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                The Ladies of Charleston.
there.     Waud had been carried off by the two
Murdochs, to Castle Pinckney to remain for
a day and night.          The bachelors knew both
Marchant and Covert, and Babbage reported
not favorably of either, especially the latter; 
who had once got into an unprovoked fight with
Spear.       Marchant, Babbage said, was not
in good odor in Charleston, first because he
was a Jew, secondly he had given two
balls at his theatre at which all the  ladies 
of  Alice Ashley s  and similar establishments
had attended; hence the decay of his theatre.
He had been at a good deal of expense, he said,
in preparation, and if the elite didn t buy
tickets, he should fill his theatre anyhow.  The
Charleston women might be justified in abstain-
ing from future patronage, in this case; but
they have generally a reputation for an excess
of delicacy, amounting to fastidiousness and
affectation.         I had no personal opportunity
of judging (for there is none of that easy
intercourse with families common at the North
and the underlying  Institution,  on which every-
thing is based, develops an evident tendency
towards Orientalism in society) but I suppose
Charleston ladies are very lazy and languid,
Page
Title:Thomas Butler Gunn Diaries, Volume Fifteen: page one hundred and forty-four
Description:Mentions that Marchant's reputation in Charleston has been damaged by his selling tickets to his ball to women from local brothels.
Date:1861-02-07
Subject:Babbage, George; Balls (Parties); Brothels; Covert, Harry; Gunn, Thomas Butler; Jews; Marchant; Murdoch; Slavery; Spear; Waud, William; Women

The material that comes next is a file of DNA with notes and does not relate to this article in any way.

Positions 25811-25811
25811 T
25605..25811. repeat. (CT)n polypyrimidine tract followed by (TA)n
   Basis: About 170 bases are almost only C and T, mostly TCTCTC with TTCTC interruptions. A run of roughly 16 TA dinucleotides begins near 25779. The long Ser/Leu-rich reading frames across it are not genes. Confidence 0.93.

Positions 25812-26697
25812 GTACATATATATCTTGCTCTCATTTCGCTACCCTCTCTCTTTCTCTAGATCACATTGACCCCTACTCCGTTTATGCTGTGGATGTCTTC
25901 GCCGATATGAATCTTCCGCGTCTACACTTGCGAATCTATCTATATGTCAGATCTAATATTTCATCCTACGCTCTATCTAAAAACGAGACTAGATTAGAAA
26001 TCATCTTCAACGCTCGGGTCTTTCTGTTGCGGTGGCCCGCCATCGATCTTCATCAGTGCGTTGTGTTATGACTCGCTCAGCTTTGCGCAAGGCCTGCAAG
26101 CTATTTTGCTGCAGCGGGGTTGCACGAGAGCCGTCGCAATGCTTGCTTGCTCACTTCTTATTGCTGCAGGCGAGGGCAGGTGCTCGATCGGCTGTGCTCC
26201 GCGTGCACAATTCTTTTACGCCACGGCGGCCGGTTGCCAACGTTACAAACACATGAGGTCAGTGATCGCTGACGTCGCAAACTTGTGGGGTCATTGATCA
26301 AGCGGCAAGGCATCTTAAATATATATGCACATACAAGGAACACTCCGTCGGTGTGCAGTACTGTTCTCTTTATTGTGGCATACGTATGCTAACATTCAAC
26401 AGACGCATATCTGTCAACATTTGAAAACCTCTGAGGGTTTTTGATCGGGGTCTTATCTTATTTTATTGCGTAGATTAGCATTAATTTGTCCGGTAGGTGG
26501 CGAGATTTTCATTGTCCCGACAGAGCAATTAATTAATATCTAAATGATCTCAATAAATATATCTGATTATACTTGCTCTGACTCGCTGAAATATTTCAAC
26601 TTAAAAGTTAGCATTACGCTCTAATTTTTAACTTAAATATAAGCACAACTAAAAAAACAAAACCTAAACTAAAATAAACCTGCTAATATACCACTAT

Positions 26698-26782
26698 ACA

Coverage (City/State):Charleston, [South Carolina]
Scan Date:2010-05-20

 

Volume
Title:Thomas Butler Gunn Diaries, Volume Fifteen
Description:Describes Gunn's experience as a correspondent for ""The New York Evening Post"" in Charleston, South Carolina, in the aftermath of South Carolina's secession from the federal government, including a conflict between A.H. Colt and Mr. Woodward, a visit to Sullivan's Island, John Mitchel's tale of assisting with the lynching of an abolitionist, attending a celebration in honor of Benjamin Mordecai, Will Waud's arrival in Charleston, the scene in Charleston the day the ''Star of the West'' was fired upon by the Morris Island battery, pistol and rifle practice with various Charlestonians, a rumor in New York about his having been tarred and feathered in Charleston, a visit to the quarters of the ''Richland Rifles,'' witnessing a slave auction, and a visit to Colonel Bull's home.
Subject:Boardinghouses; Books and reading; Civil War; Gunn, Thomas Butler; Journalism; Military; Publishers and publishing; Secession; Slavery; Slaves; Travel
Coverage (City/State):New York, New York; Charleston, South Carolina
Note:Thomas Butler Gunn was born February 15, 1826, in Banbury, England, and came to New York in 1849. During the Civil War he worked as a correspondent for the New York Tribune and the New York Evening Post. He returned to England in 1863, and died in Birmingham in April 1903. The collection includes twenty-one volumes of his diaries, including newspaper clippings, letters, photographs, sketches, and various other items inserted by Gunn. Diary entries date from July 7, 1849, to April 7, 1863, and include his experiences with the New York publishing and literary world, his descriptions of boarding houses, his travels throughout the United States, and his experiences traveling with the Federal army as a Civil War correspondent.
Publisher:Missouri History Museum
Rights:Copyright 2010 Missouri History Museum.
Source:Page images, transcriptions, and metadata of the Thomas Butler Gunn diaries have been provided by the Missouri History Museum.